However, Grant’s administration was not a total failure as he posted some outstanding achievements especially the successful passing of the Civil Rights Act in 1875, which eventually ensured that African Americans would be given the same treatment as whites. There was also the development of National Park Service13.

Post –presidential life

Ulysses S. Grant retired from his politics in 1877. He engaged himself and family in tours around the world.Being the most famous American of his time, he welcomed by world leaders and like Emperor and Empress of Japan. Most importantly, he was welcomed with cheers by people in all places he toured14.

He later settled In Illinois and assisted his son in developing a brokerage firm, which later went bankrupt. Grant eventually ended up writing memoirs to raise fund for the upkeep of his family. He later succumbed to throat cancer on July 23, 188515.

Admiration

Grant stood his grounds on matters of war. He was an opportunist who utilized his position as a quartermaster to observe skills and war tactics from his bosses. He was concerned about his family and that is why he kept moving with his new wed wife at his early stages in military. He even took her for tours on his retirement. Furthermore, he assisted in raising his son funds to develop a brokerage firm. On his failure, he was still determined to sell his memoirs to raise funds for his wife upkeep16.

Lastly, during his governance, he was able to push for amendment of the Act that advocated for equality of African Americans.

Conclusion

Despite Grant’s outstanding military career, he did not enter the annals of history as one of the greatest presidents in the history of the United States of America. During his term as president, his administration could achieve much than the financial scandals that tainted his legacy.

Bibliography

Barber, James. U.S. Grant: the man and the image, with an essay by John Y. Simon. Washington, D.C.: Southern Illinois Press, 1985.

Broadwater, Robert. Ulysses S. Grant. New York: Routledge, 2012.

Dunn, Joeming. Ulysses S. Grant: 18th U.S. President. London: Sage Publishers, 2009.

Williams, Jean. Ulysses S. Grant. New York: Cengage, 2002.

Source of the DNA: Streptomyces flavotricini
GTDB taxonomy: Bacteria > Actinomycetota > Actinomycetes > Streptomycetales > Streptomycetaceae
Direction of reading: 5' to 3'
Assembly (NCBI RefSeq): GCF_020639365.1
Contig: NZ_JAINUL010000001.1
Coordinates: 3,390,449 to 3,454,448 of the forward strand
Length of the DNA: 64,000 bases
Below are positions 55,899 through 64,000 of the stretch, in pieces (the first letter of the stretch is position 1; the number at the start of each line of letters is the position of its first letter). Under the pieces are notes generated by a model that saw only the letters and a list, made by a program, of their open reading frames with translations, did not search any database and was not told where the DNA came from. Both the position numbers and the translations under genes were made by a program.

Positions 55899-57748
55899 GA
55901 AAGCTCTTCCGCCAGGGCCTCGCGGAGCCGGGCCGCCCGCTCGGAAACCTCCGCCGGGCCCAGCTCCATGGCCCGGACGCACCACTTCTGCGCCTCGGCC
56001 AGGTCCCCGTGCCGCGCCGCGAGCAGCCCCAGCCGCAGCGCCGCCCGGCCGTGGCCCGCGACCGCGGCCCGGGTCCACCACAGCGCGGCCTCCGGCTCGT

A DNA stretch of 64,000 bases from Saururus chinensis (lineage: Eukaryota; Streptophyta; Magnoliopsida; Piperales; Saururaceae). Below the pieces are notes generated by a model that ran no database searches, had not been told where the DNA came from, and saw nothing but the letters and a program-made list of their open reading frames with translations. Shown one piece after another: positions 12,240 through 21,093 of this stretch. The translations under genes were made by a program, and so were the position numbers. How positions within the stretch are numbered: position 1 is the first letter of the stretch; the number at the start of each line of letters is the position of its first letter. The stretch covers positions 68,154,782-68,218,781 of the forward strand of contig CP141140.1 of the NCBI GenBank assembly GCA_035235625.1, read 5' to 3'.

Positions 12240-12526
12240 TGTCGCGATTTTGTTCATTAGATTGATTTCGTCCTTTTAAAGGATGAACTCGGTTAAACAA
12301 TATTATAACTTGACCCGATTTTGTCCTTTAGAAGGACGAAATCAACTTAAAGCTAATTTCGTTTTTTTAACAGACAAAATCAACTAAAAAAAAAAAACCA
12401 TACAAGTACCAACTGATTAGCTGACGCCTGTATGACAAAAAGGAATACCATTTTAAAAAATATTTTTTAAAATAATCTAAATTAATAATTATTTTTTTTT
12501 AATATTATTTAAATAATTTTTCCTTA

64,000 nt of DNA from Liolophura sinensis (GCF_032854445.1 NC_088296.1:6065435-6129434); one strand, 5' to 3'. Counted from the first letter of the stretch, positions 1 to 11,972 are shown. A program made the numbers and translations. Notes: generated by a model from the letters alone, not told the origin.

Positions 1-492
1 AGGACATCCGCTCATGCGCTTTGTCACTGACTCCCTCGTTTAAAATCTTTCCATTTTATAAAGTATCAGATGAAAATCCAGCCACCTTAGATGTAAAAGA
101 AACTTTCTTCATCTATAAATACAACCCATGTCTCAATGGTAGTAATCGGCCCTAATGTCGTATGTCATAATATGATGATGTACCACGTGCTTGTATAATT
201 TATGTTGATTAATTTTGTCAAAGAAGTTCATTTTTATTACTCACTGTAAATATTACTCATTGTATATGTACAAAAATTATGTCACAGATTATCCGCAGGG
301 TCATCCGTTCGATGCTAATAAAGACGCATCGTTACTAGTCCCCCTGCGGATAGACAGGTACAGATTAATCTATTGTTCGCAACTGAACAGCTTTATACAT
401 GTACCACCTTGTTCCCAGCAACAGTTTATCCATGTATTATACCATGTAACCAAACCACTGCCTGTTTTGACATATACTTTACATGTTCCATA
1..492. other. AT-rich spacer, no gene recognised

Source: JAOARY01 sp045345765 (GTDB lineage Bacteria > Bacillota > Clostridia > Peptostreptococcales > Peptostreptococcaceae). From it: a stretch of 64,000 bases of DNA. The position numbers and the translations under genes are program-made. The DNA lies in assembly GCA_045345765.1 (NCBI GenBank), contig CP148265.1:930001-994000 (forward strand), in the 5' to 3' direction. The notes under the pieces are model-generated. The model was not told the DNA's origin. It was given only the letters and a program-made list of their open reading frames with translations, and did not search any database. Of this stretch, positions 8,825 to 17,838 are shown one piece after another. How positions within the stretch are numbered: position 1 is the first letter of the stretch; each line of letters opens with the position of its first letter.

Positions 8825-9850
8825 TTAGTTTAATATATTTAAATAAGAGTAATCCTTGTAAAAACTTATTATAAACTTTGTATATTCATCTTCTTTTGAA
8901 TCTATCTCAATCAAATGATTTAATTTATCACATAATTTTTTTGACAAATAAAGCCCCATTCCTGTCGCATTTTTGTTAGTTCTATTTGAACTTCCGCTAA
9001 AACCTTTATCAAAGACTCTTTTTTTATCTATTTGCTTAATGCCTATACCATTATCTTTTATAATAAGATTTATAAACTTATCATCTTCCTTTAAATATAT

Footnotes

  1. James Barber, S. Grant: the man and the image, with an essay by John Y. Simon. (Washington D.C.: Southern Illinois Press, 1985), 87.
  2. James Barber, S. Grant: the man and the image, with an essay by John Y. Simon. (Washington D.C.: Southern Illinois Press, 1985), 87.
  3. Jean Williams, Ulysses S. Grant. (New York: Cengage, 2002), 92.
  4. Joeming Dunn, Ulysses S. Grant: 18th U. S. President. (London: Sage Publishers, 2009), 67.
  5. Joeming Dunn, Ulysses S. Grant: 18th U. S. President. (London: Sage Publishers, 2009), 67.
  6. Robert Broadwater, Ulysses S. Grant. (New York: Routledge, 2012), 73.
  7. Jean Williams, Ulysses S. Grant. (New York: Cengage, 2002), 92.
  8. Jean Williams, Ulysses S. Grant. (New York: Cengage, 2002), 92.
  9. Jean Williams, Ulysses S. Grant. (New York: Cengage, 2002), 92.
  10. James Barber, S. Grant: the man and the image, with an essay by John Y. Simon. (Washington D.C.: Southern Illinois Press, 1985), 87.
  11. James Barber, S. Grant: the man and the image, with an essay by John Y. Simon. (Washington D.C.: Southern Illinois Press, 1985), 87.
  12. Jean Williams, Ulysses S. Grant. (New York: Cengage, 2002), 92.
  13. Jean Williams, Ulysses S. Grant. (New York: Cengage, 2002), 92.
  14. Robert Broadwater, Ulysses S. Grant. (New York: Routledge, 2012), 73.
  15. Joeming Dunn, Ulysses S. Grant: 18th U. S. President. (London: Sage Publishers, 2009), 67.
  16. Joeming Dunn, Ulysses S. Grant: 18th U. S. President. (London: Sage Publishers, 2009), 67.